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Motto


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Motto



The motto was originally a war cry or slogan. Mottoes first began to be shown with arms in the 14th and 15th centuries, but were not in general use until the 17th century. Thus the oldest coats of arms generally do not include a motto. Mottoes seldom form part of the grant of arms: Under most heraldic authorities, a motto is an optional component of the coat of arms, and can be added to or changed at will; many families have chosen not to display a motto.

Motto: Justitia
Motto Translation: Justice.


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Sibbaud Family Crest Products


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Sibbaud Family Crest Products




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See Also


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See Also




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Citations


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Citations



  1. ^ Lowe, Mark Anthony, Patronymica Britannica, A Dictionary of Family Names of the United Kingdom. London: John Russel Smith, 1860. Print.

Other References

  1. Leeson, Francis L. Dictionary of British Peerages. Baltimore: Genealogical Publishing, 1986. Print. (ISBN 0-8063-1121-5).
  2. Chadwick, Nora Kershaw and J.X.W.P Corcoran. The Celts. London: Penguin, 1970. Print. (ISBN 0140212116).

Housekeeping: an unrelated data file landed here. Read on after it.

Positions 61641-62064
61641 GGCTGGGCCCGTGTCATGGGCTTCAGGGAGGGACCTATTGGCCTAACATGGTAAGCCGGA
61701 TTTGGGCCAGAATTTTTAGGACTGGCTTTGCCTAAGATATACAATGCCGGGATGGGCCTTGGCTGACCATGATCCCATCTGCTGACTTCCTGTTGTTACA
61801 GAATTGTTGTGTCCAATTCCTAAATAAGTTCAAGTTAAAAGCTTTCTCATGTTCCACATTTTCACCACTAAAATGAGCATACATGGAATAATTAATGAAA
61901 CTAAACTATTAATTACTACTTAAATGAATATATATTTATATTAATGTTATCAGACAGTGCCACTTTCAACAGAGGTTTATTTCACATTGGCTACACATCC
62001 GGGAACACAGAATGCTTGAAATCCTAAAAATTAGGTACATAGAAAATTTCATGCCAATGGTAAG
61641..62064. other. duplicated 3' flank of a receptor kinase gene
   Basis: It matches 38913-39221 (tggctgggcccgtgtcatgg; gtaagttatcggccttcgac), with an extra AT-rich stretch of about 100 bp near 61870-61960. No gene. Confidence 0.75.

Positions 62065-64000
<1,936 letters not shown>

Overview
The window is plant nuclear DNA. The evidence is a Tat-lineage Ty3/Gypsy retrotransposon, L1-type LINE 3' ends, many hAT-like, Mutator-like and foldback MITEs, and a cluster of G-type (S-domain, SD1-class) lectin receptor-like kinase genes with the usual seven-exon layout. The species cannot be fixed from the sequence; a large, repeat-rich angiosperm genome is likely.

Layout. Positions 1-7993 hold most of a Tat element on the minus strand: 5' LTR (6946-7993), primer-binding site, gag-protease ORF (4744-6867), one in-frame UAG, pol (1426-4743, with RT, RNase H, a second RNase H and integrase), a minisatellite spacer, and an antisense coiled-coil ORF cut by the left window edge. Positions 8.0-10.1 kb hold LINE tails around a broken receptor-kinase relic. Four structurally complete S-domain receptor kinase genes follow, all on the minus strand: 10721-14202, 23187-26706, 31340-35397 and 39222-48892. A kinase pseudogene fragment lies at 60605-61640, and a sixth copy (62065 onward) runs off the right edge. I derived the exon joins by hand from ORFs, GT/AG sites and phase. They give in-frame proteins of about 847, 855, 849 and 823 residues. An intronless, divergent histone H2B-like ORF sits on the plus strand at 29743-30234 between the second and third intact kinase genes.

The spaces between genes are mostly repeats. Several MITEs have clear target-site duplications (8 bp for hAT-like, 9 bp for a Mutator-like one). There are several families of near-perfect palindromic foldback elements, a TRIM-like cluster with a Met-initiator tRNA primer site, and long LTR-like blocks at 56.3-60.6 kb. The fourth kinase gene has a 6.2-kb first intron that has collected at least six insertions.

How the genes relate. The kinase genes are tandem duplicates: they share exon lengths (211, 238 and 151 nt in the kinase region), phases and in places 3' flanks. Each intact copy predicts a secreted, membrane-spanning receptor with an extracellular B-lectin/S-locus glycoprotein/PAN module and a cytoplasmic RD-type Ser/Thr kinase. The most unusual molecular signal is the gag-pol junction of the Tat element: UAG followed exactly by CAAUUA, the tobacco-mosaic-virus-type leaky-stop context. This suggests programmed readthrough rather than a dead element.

3. Prebble, John. The Highland Clearances. London: Secker & Warburg, 1963. Print.
  4. Barrow, G.W.S Ed. The Charters of David I The Written Acts of David I King of Scots, 1124-53 and of His Son Henry, Earl of Northumerland, 1139-52. Woodbridge: The Boydell Press, 1999. Print.
  5. Matthews, John. Matthews' American Armoury and Blue Book. London: John Matthews, 1911. Print.
  6. Skene, William Forbes Edition. Chronicles of the Picts, Chronicles of the Scots and Other Early Memorials of Scottish History. Edinburgh: H.M. General Register House, 1867. Print.
  7. Filby, P. William and Mary K Meyer. Passenger and Immigration Lists Index in Four Volumes. Detroit: Gale Research, 1985. Print. (ISBN 0-8103-1795-8).
  8. Catholic Directory For Scotland. Glasgow: Burns Publications. Print.
  9. Scots Kith and Kin And Illustrated Map Revised 2nd Edition. Edinburgh: Clan House/Albyn. Print.
  10. Burke, Sir Bernard. Genealogical and Heraldic History of the Landed Gentry Including American Families with British Ancestry 2 Volumes. London: Burke Publishing, 1939. Print.
  11. ...

The Sibbaud Family Crest was acquired from the Houseofnames.com archives. The Sibbaud Family Crest was drawn according to heraldic standards based on published blazons. We generally include the oldest published family crest once associated with each surname.

This page was last modified on 2 July 2015 at 12:36.